What is codependency and where does it show up?
Title: Understanding Codependency and How It Relates to Healing Coaching for Black Women”
Are you wondering what codependency is and where it might show up in your life? Let’s explore this important topic and its connection to the journey of healing and empowerment, especially for black women.
My realization about my own codependency came during an enlightening astrology reading with Yolanda. She gently brought up the idea of breaking free from codependency with my mom.
Initially, I couldn’t see how this applied to us. After all, we live in different states, and we maintain our independence while loving and supporting each other. But Yolanda explained that codependency transcends physical distance. So, I embarked on a quest for knowledge.
Mental Health America outlines several traits of codependent individuals, some of which I could relate to deeply. These traits include a lack of self-trust, a constant need for approval and recognition, and a persistent sense of guilt when asserting oneself.
I realized that I often sought my mom’s input on my decisions, not as a form of sharing but as a request for validation. Her approval became my safety net, and I depended on it for my choices.
This pattern extended to significant life decisions, such as pursuing higher education and traveling abroad. Even as I pursued my path, my mother’s approval weighed heavily on my mind. When I considered choices that might not align with her preferences, I second-guessed myself, prioritizing her potential reaction over my own needs.
While this didn’t prevent me from taking action, it did cast a shadow on my confidence and, possibly, my success. The weight of guilt from deviating from her expectations still lingers.
It’s essential to note that my mother never asked for these behaviors; they were patterns I developed to maintain harmony and my sense of security.
Now, at this point in life, I’m committed to breaking free from the chains of codependency. I’m learning to recognize and prioritize my needs, understanding that my desires hold significance. I remind myself that my mother’s love and support are unwavering, even when my choices differ from her preferences.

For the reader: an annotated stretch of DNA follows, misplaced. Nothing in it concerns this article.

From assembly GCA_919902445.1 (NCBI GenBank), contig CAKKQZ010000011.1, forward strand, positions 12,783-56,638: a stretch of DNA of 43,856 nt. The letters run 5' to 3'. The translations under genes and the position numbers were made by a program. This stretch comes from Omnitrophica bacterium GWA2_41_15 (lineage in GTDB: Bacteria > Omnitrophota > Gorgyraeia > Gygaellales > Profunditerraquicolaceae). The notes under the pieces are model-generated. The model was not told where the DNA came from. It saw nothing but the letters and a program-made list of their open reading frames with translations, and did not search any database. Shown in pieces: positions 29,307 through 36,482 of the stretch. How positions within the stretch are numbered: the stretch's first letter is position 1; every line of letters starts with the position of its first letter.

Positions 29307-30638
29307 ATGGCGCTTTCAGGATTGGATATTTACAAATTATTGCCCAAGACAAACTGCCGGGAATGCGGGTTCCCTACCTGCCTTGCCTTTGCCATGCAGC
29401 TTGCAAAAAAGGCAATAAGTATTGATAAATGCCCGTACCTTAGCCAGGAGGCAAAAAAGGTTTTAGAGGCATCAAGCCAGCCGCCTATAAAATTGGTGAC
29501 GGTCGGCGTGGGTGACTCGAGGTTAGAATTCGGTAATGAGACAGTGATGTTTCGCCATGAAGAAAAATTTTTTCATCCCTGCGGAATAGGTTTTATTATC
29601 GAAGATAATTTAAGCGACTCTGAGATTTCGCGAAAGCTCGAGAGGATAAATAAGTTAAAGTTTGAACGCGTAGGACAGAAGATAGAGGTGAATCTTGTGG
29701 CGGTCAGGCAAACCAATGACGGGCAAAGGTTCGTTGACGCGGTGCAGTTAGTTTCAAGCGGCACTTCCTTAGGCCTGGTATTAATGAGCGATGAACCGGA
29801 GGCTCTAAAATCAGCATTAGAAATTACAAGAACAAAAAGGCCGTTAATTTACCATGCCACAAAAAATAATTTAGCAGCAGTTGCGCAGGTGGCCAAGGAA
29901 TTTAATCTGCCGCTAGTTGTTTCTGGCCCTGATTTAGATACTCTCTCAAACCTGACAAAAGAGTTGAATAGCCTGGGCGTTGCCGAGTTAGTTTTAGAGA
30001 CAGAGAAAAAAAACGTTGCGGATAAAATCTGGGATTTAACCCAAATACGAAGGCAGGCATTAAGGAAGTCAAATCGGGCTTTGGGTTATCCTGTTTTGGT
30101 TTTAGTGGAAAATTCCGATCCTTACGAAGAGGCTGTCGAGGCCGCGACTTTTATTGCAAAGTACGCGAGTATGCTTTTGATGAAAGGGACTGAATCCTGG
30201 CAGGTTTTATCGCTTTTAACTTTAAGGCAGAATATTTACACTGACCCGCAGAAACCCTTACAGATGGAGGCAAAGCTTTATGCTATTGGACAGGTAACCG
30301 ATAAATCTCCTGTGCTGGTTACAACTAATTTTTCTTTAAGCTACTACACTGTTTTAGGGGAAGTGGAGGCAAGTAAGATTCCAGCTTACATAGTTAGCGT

If you’re curious about your own codependency tendencies, Mental Health America offers a comprehensive list of questions to help you self-identify. Keep in mind that codependency manifests in various ways, and many of us may recognize some of these traits in ourselves.
Here’s the list for self-reflection:
1. Do you keep quiet to avoid arguments?
2. Are you always worried about others’ opinions of you?
3. Have you ever lived with someone with an alcohol or drug problem?
4. Have you ever lived with someone who hits or belittles you?
5. Are the opinions of others more important than your own?
6. Do you have difficulty adjusting to changes at work or home?
7. Do you feel rejected when significant others spend time with friends?
8. Do you doubt your ability to be who you want to be?
9. Are you uncomfortable expressing your true feelings to others?
10. Have you ever felt inadequate?
11. Do you feel like a “bad person” when you make a mistake?
12. Do you have difficulty taking compliments or gifts?
13. Do you feel humiliation when your child or spouse makes a mistake?
14. Do you think people in your life would go downhill without your constant efforts?
15. Do you frequently wish someone could help you get things done?
16. Do you have difficulty talking to people in authority, such as the police or your boss?
17. Are you confused about who you are or where you are going with your life?
18. Do you have trouble saying “no” when asked for help?
19. Do you have trouble asking for help?
20. Do you have so many things going at once that you can’t do justice to any of them?
After reading the list, I’m curious, where does codependency show up for you, if at all?